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    How can you say this is written to believers? The chapter plainly says differently. It talks of those who tried to be righteous apart from Christ. Those are unbelievers. It talks of those who need to confess Christ as Lord and believe in their hearts that God has raised him from the dead. Those are clealry unbelievers.
    </font>[/QUOTE]Romans 10
    1 Brethren, my heart's desire and prayer to God for Israel is, that they might be saved.

    The entire book of Romans is written to believers. The point being is that the salvation he is talking about is a salvation that ONLY applies to believers. You cant confess anything until you believe. You can't call on the name of the Lord until you believe. He wants Israel to be saved in the same sense that he wants every other believer to be saved. But they have to believe first.

    Which is exactly the point of v. 4. They did not accept Christ's rightoueness; they went about establishing their own. Instead, they need to "confess Jesus as Lord and believe that God has raised him from the dead." They need to "call on the name of the Lord for salvation."
    </font>[/QUOTE]Once someone believes, they have been born again. There is no confession involved in being born again. If they are born again, they will be raised up on the last day. Thats the gift. The salvation he is talking about here is the salvation for a son of God.
    True, but not the point of the passage at all.

    Right. If you do not overcome, then you are not saved. That is the picture John uses in Revelation in the messages to the churches. Those who overcome will have eternal life.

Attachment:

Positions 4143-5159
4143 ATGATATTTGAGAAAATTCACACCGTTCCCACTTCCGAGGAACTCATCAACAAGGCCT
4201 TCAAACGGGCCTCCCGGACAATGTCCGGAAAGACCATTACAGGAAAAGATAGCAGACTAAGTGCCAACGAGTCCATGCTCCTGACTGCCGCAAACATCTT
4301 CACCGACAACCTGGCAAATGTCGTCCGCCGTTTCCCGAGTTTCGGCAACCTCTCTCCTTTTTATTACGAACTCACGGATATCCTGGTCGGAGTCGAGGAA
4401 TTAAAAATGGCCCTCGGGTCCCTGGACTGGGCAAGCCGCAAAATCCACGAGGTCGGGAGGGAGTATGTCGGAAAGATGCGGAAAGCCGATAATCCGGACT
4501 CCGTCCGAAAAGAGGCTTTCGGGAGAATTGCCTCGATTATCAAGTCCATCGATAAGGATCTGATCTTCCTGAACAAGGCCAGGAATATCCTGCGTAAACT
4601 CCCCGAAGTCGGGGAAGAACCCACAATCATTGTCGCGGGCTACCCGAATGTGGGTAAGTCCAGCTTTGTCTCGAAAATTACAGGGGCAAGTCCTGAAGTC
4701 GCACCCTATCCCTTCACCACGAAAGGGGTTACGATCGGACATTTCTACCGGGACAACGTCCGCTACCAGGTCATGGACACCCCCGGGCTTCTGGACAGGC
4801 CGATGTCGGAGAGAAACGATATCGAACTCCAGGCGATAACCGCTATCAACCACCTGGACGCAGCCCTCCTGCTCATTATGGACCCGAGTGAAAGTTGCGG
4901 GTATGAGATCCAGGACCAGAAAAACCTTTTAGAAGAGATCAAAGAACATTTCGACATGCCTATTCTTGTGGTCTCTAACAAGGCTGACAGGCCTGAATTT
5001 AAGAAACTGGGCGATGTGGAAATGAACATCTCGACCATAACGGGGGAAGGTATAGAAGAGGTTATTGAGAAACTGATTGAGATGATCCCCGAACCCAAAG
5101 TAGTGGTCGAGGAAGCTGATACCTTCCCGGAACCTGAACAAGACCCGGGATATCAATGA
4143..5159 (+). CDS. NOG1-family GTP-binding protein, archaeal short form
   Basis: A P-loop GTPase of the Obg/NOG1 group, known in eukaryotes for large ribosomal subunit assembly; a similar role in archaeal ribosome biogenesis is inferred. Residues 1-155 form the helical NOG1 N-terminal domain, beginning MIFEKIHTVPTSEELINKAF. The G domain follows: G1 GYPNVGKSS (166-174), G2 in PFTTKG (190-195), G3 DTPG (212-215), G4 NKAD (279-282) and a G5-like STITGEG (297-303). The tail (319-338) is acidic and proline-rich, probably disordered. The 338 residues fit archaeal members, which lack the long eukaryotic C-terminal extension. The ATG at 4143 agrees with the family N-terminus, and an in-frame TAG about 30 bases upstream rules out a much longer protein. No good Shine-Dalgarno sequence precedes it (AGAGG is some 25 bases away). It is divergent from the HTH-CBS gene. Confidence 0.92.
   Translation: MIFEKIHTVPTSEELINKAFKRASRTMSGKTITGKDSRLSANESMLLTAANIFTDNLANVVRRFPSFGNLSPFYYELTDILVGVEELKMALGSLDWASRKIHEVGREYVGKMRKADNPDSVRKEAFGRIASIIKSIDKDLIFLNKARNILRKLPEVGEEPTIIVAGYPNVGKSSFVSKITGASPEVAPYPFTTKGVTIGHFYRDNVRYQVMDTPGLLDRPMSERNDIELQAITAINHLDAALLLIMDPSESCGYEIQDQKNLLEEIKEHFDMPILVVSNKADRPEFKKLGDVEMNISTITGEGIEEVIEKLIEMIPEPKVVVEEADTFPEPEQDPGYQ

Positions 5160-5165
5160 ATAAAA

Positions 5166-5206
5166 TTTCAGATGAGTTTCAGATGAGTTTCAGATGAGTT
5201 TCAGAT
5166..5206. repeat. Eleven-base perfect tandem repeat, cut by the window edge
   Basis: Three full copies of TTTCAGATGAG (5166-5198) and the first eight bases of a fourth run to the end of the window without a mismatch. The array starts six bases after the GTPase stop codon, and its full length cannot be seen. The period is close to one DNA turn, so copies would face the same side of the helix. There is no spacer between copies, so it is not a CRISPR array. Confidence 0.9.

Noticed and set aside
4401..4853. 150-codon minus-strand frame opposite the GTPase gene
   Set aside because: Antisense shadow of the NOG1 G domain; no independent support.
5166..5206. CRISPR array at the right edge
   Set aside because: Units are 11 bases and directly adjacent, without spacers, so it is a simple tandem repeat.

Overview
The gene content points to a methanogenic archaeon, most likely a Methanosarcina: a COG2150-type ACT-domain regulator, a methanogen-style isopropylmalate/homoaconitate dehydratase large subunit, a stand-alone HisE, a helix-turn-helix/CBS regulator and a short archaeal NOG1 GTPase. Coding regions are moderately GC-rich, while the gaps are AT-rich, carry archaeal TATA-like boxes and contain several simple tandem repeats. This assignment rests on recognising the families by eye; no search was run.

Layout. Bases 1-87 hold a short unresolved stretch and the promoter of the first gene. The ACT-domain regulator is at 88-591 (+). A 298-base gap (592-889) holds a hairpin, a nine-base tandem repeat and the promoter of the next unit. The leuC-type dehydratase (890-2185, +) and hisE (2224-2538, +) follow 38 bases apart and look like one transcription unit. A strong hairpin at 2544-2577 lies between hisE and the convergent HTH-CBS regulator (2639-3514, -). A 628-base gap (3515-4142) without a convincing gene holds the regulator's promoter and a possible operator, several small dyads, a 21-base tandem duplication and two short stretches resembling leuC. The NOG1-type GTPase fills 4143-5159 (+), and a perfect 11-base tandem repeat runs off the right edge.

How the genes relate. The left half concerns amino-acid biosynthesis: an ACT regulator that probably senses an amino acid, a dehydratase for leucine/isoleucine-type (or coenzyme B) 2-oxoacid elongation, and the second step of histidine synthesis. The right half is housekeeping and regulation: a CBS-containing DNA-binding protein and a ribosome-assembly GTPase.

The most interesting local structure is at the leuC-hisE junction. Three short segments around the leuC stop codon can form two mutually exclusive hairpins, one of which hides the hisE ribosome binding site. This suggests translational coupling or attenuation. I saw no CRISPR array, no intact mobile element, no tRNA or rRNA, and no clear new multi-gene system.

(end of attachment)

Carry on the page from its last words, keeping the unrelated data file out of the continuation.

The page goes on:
But that is not what the passage is talking about at all.

    Yes. Peter repented. It is possible for a believer to deny Christ at a point in time. But the evidence of salvation is that they repent of it, as Peter did. But Romans 10 is not about that topic at all. I cannot understand for the life of me where you are getting that from. You are denying the teaching of the passage in order to protect a pet doctrine, it seems to me.

    When the passage says "Confess Jesus as Lord" for salvation, then I think we ought to preach and teach that. We ought not to redefine it to avoid it.
    </font>[/QUOTE]We need to rightly divide. If we have people trusting in their confession for their eternal salvation, we are making a grave mistake. They need to believe and rest in the blood to take care of their sin. Once that blood has been applied to them as a believer, they should indeed be striving for the reward of the kingdom, which is called a salvation. More often than not, the bible is speaking of this second salvation for a believer, not our initial salvation in eternity by believing. The entirety of the bible is written to believers, an unbeliever will gain little through resisting sin and confessing Jesus is his lord, especially if he doesn't believe that Jesus is God and that His blood paid the price for his sins in eternity.

    Theres not really any other way to reconcile the doctrine of salvation as a free gift, and salvation as a reward for works. Some people think that salvation is a balance between the two, others go to either extreme, ignoring verses that seem to teach the opposite.

    I see two distinct salvations. A free salvation by grace, not of works, a gift given to all who believe. Then there is another salvation set before the believer, also by grace, but this time it is by God's grace working THROUGH you. His grace gives us the power to overcome sin.